The primary challenge right now for small-town theaters is not the lack of market or community support in patronizing the theater; it is in fact the financial resources needed to obtain digital equipment necessary to show movies. HERO has a three-stage plan to raise funds necessary to purchase the theater and upgrade the equipment so the theater can re-open and become a cornerstone for Webster City’s downtown once again.
The Webster Theater was built in 1906. It opened as the Orpheum Theater on November 29, 1909 and operated as a vaudeville theater until 1916 when the Orpheum Theater moved to a new building right next door named the E. H. Martin Building and began showing silent movies. In the 1920’s the Orpheum was remodeled and renamed the Granada Theater. The main fl oor seated 600 and the balcony held 150 patrons. Then in 1939 it became The Webster and the marquee was added. Around 1988 Bob Fridley of Fridley Theatres purchased the Webster Theater. It was remodeled at that time to the current seating capacity of 320. The Webster was operated by Fridley Theatres until the mid-2000’s, when it was taken over by the BigTime Cinema chain. The last showing was Warm Bodies on March 7th 2013.
WHAT’S THE PROBLEM?
Help Entertain and Restore Organization (HERO) is committed to opening the Webster City Movie Theatre once again. The closing of small-town theaters is rumored to be not so uncommon in the industry. With the advent of Redbox and Netflix, going out to the movies is perceived to be declining in popularity. Yet … yet, there is still a vibrant market that wants to go to the movies.
According to Entertainment Weekly, “Americans spent many of their hard-earned dollars at the movies — Movie theaters sold an estimated $10.84 billion worth of tickets domestically in 2012, beating the previous record of $10.59 billion set in 2009, and marking a new record in terms of revenue earned in a single calendar year.
The primary challenge right now for small-town theaters is not the lack of market or community support in patronizing the theater; it is in fact the financial resources needed to obtain digital equipment necessary to show movies. The national film exhibition industry is rapidly converting exclusively to digital projection, by mid-2014, new movies will cease being released on 35mm film. This forces a theatre- if it is going to remain open- to convert to digital equipment, an approximate $80,000 investment.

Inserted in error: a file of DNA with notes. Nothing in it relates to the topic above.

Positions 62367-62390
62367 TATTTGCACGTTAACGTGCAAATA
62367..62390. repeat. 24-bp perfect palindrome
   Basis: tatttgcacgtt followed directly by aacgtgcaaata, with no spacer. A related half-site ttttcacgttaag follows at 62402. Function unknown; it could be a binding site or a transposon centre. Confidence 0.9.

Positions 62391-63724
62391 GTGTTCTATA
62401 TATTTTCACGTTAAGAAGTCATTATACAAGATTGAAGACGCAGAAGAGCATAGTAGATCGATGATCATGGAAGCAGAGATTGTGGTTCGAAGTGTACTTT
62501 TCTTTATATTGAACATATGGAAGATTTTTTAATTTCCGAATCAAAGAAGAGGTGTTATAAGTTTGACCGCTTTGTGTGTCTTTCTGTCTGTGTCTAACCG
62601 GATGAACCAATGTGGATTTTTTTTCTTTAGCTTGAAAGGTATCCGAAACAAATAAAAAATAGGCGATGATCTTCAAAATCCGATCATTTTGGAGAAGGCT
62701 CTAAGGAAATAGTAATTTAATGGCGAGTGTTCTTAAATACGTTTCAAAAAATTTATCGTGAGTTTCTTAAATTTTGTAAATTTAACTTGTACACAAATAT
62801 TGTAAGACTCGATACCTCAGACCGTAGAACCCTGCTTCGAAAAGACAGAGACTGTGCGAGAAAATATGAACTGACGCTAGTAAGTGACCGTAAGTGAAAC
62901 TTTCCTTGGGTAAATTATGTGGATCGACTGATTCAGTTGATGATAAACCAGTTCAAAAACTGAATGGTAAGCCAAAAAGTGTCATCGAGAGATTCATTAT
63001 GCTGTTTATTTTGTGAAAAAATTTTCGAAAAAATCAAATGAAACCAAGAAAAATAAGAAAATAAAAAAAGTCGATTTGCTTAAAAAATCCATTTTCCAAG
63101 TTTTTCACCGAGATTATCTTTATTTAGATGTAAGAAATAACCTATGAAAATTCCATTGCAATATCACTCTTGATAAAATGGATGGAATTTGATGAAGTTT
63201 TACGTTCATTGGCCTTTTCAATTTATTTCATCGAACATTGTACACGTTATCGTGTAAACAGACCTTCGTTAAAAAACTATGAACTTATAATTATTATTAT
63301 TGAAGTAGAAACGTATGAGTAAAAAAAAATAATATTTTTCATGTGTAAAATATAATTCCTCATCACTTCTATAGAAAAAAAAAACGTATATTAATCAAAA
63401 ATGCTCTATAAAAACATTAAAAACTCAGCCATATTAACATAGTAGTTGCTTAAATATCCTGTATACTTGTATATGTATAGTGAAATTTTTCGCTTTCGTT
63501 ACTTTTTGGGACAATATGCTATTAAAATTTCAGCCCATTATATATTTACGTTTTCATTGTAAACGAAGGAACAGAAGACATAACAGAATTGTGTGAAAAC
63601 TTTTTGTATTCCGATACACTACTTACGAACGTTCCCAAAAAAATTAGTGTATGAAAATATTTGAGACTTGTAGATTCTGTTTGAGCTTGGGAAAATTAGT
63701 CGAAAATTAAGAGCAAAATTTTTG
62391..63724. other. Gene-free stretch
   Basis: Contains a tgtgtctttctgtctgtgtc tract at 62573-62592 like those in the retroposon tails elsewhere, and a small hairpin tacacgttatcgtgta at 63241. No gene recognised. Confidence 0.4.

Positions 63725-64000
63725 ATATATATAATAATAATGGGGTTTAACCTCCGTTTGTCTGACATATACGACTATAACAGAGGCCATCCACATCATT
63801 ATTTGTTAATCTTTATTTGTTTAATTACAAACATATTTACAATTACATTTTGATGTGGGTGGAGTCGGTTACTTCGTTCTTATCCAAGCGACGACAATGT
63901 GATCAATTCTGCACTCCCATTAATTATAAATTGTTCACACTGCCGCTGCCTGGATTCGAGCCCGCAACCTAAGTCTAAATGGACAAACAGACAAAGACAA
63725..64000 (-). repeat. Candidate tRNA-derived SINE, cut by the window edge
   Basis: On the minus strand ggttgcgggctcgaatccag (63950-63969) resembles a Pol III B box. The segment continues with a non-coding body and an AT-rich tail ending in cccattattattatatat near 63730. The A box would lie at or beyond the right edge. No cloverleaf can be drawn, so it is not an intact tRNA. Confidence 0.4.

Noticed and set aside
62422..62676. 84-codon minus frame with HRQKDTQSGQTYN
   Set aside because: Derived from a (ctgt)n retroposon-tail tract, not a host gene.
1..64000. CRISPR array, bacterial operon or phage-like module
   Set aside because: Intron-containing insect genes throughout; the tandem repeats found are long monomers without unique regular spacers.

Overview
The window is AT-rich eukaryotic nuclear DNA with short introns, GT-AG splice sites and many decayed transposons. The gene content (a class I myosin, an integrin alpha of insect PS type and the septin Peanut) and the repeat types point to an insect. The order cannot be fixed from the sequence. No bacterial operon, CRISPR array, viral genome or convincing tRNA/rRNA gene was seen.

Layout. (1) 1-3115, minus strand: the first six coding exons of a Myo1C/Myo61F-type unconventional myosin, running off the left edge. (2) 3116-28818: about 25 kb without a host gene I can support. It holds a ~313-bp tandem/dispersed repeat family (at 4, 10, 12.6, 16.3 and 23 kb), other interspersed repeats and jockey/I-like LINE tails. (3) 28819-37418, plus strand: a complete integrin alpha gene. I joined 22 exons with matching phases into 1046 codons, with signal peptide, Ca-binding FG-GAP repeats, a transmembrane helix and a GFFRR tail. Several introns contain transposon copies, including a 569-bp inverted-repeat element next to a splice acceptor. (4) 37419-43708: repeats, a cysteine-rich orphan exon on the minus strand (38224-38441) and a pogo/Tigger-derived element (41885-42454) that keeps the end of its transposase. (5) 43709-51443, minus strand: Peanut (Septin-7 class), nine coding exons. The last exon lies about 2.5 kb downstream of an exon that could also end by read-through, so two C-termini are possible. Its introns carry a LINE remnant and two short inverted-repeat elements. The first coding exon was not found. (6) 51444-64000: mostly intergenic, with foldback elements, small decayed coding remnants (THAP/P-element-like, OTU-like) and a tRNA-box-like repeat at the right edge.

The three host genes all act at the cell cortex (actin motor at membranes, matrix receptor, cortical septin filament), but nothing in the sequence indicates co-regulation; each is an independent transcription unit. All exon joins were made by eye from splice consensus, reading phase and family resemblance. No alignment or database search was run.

WHAT’S THE FIX?
HERO has a three-stage plan to raise funds necessary to purchase the theater and upgrade the equipment so the theater can re-open and become a cornerstone for Webster City’s downtown once again.
1. Buy the physical location and complete necessary repairs. The building is for sale for $45,000. Wells Fargo has agreed to match funds and accepted HERO’s offer of $22,500 for the building. Cost of repairs for the building is anticipated to be around $10,000.
2. Upgrade to digital equipment and install a screen that will be appropriate for the movies being shown. This will cost $80,000 and does include 3d.
3. Open the movie theatre under the direction of a nonprofit board with a full time paid manager and part time paid satff. The goal is to have a year’s worth of operating costs ($131,280) raised from donors.
These total project costs are just around $245,000.
Conservative (and realistic) projections for theater operations show the Webster Theater will financially sustain itself as other community- owned theaters are currently doing.
Be a HERO
• Give lots of money
• Give what money you can
• Give your time/talents
• Spread the word
• Be a future patron
Find more information at www.facebook.com/SaveTheWebster